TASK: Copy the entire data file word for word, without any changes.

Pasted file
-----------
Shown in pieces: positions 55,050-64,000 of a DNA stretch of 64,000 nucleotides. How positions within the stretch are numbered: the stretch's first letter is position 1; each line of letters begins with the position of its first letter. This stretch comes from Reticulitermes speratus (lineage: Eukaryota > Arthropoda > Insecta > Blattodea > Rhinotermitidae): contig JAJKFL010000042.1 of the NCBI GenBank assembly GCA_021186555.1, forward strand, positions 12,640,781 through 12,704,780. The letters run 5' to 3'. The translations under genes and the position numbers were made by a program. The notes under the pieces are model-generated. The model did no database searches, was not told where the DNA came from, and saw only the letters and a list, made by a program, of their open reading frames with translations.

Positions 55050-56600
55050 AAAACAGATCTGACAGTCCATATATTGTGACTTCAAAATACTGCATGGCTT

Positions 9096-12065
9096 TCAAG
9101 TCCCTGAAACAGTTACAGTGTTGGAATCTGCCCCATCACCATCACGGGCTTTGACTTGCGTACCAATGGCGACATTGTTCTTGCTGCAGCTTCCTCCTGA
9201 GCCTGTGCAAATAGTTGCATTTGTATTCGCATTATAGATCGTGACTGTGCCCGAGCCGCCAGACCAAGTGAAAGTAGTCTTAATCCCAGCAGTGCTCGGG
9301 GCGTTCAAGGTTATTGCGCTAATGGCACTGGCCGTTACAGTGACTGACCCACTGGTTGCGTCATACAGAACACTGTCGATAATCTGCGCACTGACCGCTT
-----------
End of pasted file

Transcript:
Shown in pieces: positions 55,050-64,000 of a DNA stretch of 64,000 nucleotides. How positions within the stretch are numbered: the stretch's first letter is position 1; each line of letters begins with the position of its first letter. This stretch comes from Reticulitermes speratus (lineage: Eukaryota > Arthropoda > Insecta > Blattodea > Rhinotermitidae): contig JAJKFL010000042.1 of the NCBI GenBank assembly GCA_021186555.1, forward strand, positions 12,640,781 through 12,704,780. The letters run 5' to 3'. The translations under genes and the position numbers were made by a program. The notes under the pieces are model-generated. The model did no database searches, was not told where the DNA came from, and saw only the letters and a list, made by a program, of their open reading frames with translations.

Positions 55050-56600
55050 AAAACAGATCTGACAGTCCATATATTGTGACTTCAAAATACTGCATGGCTT

Positions 9096-12065
9096 TCAAG
9101 TCCCTGAAACAGTTACAGTGTTGGAATCTGCCCCATCACCATCACGGGCTTTGACTTGCGTACCAATGGCGACATTGTTCTTGCTGCAGCTTCCTCCTGA
9201 GCCTGTGCAAATAGTTGCATTTGTATTCGCATTATAGATCGTGACTGTGCCCGAGCCGCCAGACCAAGTGAAAGTAGTCTTAATCCCAGCAGTGCTCGGG
9301 GCGTTCAAGGTTATTGCGCTAATGGCACTGGCCGTTACAGTGACTGACCCACTGGTTGCGTCATACAGAACACTGTCGATAATCTGCGCACTGACCGCTT